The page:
As book reviewer and later columnist for Scientific American, Philip Morrison traveled often from Boston to New York to attend the monthly meeting of the editors. He was always the star turn. Speaking at machine- gun speed, yet in complete sentences and even (to my ear) complete paragraphs, he held forth illuminatingly on a great variety of subjects. His incisive quips on topics that came up at the meetings drew many a laugh. He was also a font of ideas for new articles.

Polio in childhood limited Morrison's mobility but not his vast range of interests. An assembler of the first atomic bomb, he later spoke out forcefully for international arms control. He was a pioneer in launching the search for extraterrestrial intelligence. And he was a skilled popularizer of science through his book reviews, his courses on physics for poets, many of his books, and his appearances on television and radio.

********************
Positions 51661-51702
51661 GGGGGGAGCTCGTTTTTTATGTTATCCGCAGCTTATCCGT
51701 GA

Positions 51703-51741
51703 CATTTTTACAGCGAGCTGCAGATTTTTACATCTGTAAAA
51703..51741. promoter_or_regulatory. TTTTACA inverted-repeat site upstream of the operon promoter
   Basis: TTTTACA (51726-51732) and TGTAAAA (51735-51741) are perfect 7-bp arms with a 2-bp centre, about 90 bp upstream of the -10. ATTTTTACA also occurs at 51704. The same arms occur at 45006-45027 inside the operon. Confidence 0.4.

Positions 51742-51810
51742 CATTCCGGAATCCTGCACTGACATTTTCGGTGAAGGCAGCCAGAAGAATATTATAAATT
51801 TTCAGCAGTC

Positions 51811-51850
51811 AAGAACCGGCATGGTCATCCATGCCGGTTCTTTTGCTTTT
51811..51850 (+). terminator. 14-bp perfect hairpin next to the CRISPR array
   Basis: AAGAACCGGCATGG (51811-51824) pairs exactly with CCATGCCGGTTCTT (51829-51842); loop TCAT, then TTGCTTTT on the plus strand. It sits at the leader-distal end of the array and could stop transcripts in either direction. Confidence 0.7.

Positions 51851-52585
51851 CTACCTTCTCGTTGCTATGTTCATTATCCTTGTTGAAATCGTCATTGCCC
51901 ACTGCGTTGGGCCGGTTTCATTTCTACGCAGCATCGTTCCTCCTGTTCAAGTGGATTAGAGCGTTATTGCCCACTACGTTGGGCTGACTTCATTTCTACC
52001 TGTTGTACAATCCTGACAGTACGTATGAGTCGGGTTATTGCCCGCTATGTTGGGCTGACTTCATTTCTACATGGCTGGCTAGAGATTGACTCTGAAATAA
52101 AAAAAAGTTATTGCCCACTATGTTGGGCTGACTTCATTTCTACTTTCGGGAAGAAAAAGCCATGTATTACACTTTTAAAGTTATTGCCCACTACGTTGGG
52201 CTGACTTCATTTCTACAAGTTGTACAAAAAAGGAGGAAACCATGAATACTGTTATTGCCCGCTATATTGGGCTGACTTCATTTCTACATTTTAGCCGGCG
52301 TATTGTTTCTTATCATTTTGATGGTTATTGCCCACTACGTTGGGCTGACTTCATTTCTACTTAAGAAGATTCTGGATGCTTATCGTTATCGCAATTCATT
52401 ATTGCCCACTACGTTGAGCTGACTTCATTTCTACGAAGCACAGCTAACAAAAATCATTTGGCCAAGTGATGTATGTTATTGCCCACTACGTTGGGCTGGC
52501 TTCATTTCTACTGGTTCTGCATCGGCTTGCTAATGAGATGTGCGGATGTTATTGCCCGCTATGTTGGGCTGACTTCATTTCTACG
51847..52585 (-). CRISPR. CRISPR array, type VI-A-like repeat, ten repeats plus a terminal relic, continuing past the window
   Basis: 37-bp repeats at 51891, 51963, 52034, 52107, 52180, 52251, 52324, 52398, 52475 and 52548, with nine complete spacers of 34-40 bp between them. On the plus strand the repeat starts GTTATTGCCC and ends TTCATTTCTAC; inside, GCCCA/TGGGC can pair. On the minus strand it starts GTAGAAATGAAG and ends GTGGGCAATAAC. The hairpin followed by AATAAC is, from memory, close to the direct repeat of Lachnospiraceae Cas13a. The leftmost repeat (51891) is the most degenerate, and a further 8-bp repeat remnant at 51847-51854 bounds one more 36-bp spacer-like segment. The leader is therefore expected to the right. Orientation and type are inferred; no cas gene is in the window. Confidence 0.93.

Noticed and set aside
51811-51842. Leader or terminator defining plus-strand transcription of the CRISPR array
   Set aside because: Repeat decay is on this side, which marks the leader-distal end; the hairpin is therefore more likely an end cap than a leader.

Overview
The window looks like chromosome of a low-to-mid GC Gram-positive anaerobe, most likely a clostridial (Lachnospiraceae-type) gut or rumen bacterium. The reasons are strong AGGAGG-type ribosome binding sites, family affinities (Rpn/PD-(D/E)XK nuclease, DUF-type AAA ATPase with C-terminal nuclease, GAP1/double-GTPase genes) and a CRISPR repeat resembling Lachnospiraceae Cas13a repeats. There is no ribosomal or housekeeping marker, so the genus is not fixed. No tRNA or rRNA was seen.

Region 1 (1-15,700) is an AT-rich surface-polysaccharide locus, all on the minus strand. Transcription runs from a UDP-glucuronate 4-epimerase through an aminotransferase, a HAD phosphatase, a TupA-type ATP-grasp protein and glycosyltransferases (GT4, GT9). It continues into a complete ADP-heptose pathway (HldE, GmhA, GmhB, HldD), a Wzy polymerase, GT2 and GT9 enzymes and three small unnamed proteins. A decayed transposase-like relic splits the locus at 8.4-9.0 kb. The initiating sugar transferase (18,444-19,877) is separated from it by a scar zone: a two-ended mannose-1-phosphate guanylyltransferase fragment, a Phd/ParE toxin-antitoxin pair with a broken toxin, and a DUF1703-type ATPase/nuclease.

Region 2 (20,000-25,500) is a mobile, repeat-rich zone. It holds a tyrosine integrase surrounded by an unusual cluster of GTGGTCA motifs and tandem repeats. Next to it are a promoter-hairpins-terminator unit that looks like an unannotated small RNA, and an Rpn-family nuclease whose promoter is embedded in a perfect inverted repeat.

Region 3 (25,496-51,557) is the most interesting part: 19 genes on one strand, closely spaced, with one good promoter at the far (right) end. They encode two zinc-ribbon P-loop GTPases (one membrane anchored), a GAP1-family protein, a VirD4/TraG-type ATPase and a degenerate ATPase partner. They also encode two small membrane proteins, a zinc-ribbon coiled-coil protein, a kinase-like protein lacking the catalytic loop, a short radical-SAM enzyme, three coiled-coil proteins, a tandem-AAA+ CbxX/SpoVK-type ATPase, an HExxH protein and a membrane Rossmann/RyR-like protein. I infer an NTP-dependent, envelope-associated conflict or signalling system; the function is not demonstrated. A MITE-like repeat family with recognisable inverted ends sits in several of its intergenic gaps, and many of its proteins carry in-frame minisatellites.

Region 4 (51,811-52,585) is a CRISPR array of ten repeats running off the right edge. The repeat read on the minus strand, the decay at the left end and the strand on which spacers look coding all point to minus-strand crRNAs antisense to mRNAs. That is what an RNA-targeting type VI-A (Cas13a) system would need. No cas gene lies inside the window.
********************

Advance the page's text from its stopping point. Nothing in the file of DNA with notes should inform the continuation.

Morrison made important contributions in quantum electrodynamics, nuclear theory and radiology. Later, shifting his interest to astrophysics, he worked on cosmology, the origin and propagation of cosmic rays and gamma-ray astronomy. He taught at Cornell University from 1946 to 1964 and thereafter at the Massachusetts Institute of Technology, where in 1973 he became institute professor, the university's highest academic rank. Morrison died at his home in Cambridge, Mass., on April 22. He was 89. Additional memorial information can be found at www.